Metro Weekly

Dog Park Shooter Charged with Hate Crime in Gay Man’s Murder

Gerald Radford faces hate crime charges in gay man's slaying, despite his initial claim that that he was acting in self-defense.

John Walter Lay – Photo: Justice4Walt, via Facebook

A Florida man has been charged with second-degree murder more than a month after fatally shooting a gay man whom he had allegedly previously harassed

Gerald Declan Radford, 65, shot 52-year-old John Walter “Walt” Lay on February 2 at the West Dog Park in Tampa, Florida, according to the Hillsborough County Sheriff’s Office.

Radford called 9-1-1 and told dispatchers that he had been in a “scuffle” with Lay when he pulled out his gun and shot him.

Initially, Radford had claimed self-defense, invoking Florida’s “Stand Your Ground” law, under which a person is allowed to use deadly force if they reasonably believe doing so will prevent their imminent death or bodily harm. He claimed to have shot Lay following a “scuffle” at the dog park. 

No witnesses were present to confirm Radford’s account, but the Hillsborough County Sherrif’s Office said they did not have enough evidence to suggest that Radford’s claim of self-defense was untrue, according to USA Today.

According to Tampa Bay ABC affiliate WFTS, Radford also allegedly sent a text hours after the shooting showing a cut and bruise on his face, writing, “Walt attacked me at the park and I had to defend myself.”

However, after Radford was not arrested or charged with any crime, friends and acquaintances of Lay came forward to report that they had previously heard Radford use bigoted slurs toward Lay, and threaten to harm him due to his sexual orientation.

During their investigation, police discovered that Lay had created a cell phone video 24 hours before his death telling his friends that Radford had told him “You’re gonna die.”

Some of Lay’s friends even spoke to People magazine, sharing their own accounts of how Radford often targeted and harassed Lay on numerous occasions.

“Walt [Lay] never instigated anything at all,” Samantha Hitchcock told the magazine, noting Radford had hurled homophobic slurs toward her and Lay numerous times. “He always walked away. He would say, ‘Leave me alone.’ He was just that type of person.”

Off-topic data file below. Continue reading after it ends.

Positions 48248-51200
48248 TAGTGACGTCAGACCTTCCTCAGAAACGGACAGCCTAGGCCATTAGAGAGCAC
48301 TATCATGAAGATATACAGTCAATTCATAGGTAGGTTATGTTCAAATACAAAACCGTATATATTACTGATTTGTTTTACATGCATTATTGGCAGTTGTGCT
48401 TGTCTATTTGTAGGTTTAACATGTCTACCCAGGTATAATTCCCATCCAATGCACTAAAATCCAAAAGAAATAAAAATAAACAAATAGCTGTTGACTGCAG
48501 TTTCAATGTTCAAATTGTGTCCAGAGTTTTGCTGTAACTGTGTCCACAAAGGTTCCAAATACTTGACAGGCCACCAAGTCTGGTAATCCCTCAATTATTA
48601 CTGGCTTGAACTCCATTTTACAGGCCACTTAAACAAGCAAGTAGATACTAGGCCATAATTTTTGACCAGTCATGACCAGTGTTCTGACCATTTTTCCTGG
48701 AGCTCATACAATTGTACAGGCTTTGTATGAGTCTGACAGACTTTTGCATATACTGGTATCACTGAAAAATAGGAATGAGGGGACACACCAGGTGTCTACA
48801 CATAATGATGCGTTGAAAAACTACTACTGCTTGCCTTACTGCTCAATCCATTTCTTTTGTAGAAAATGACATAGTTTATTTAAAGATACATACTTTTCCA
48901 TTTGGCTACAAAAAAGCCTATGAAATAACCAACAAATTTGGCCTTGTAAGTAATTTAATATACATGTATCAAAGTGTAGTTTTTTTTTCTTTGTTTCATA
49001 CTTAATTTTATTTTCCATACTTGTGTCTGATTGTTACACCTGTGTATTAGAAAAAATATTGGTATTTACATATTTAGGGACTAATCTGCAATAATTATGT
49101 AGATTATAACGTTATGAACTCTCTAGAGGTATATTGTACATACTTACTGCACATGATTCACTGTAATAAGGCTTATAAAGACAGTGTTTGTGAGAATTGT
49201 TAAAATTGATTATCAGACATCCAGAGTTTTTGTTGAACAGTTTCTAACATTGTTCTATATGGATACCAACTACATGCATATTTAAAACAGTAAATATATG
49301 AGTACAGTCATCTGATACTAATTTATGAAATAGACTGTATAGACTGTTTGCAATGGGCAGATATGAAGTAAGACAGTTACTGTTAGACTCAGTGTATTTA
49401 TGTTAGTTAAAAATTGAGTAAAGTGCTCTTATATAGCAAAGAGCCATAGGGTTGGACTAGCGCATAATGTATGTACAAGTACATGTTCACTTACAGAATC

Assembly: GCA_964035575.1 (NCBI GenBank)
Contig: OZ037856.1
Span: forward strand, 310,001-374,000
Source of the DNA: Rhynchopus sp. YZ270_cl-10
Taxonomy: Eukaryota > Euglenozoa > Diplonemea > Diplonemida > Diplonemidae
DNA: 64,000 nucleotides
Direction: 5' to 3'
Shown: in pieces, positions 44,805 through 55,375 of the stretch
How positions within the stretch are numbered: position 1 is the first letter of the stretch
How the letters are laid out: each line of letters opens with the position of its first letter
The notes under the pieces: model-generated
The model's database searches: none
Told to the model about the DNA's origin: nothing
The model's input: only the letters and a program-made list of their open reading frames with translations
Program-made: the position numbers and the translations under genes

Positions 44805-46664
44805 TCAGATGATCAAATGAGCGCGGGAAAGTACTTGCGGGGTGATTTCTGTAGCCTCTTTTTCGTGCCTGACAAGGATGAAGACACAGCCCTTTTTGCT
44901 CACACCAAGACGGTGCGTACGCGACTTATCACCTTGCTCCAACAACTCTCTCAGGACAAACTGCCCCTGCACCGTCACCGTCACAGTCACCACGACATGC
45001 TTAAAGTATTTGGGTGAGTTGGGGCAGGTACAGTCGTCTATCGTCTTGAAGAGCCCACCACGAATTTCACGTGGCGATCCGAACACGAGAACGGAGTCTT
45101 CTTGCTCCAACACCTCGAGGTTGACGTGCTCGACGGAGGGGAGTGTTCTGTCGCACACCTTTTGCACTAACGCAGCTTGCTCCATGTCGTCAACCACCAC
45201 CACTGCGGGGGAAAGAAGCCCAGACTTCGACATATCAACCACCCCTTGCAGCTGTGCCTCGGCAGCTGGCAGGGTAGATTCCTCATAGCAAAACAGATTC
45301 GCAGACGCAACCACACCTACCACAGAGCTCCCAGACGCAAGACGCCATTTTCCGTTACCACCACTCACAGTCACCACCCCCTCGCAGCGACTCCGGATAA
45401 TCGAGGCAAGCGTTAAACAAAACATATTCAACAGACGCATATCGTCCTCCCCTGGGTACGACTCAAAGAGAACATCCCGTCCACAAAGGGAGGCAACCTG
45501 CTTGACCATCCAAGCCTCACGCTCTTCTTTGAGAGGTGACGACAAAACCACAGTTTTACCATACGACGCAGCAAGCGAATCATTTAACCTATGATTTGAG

Kim Wolfey, who received the video from Lay talking about his encounter with Radford on the day before his death, said she believed the murder was premeditated.

On March 8, Hillsborough County Sheriff’s deputies arrested Radford. He faces a charge of second-degree murder with a hate crime enhancement.

In a statement released at the time of Radford’s arrest, Hillsborough County Sheriff Chad Chronister praised detectives for pursuing the case and not just accepting Radford’s claim of self-defense at face value. 

“After analyzing the evidence, it was clear that this man acted from hatred within his heart,” Chronister said. “A hatred that will not be tolerated within our strong and diverse community. … We hope the arrest brings some peace to the family of a man taken from us too soon.”

We should all be able to enjoy a day at the dog park without the fear of gunfire,” State Attorney Suzy Lopez said in a statement. “This victim also deserved to live free from fear and discrimination based on his sexual orientation. The evidence shows the defendant’s actions were motivated by hate, and he will be held accountable.”

Lopez’s office also acknowledged the criticisms it had received for not charging Radford immediately after the shooting, noting that it can be “difficult” to refute a “Stand Your Ground” claim in a case where there were no other witnesses. However, the office also credited those who came forth with evidence and testimony regarding Radford’s ongoing hostility toward Lay.

Following the announcement of the charges against Radford, Lay’s family told People, “We’re thankful for the thorough investigation and are excited we will hopefully see justice for Walt.”

On March 18, Judge Caroline Tesche Arkin ruled that based on the new evidence presented by prosecutors — including forensic evidence showing that the bullet trajectory during Lay’s autopsy did not align with Radford’s account of the shooting — Radford should be denied bail, reports the Tampa Bay Times.

Radford will remain in custody at the Orient Road Jail as he awaits trial. 

If found guilty of the charge of second-degree murder, Radford could face up to life in prison. If a jury finds him guilty on a lesser charge of manslaughter with a weapon, he could be sentenced to up to 30 years in prison, which could subsequently be adjusted to life in prison under the hate crime enhancement.

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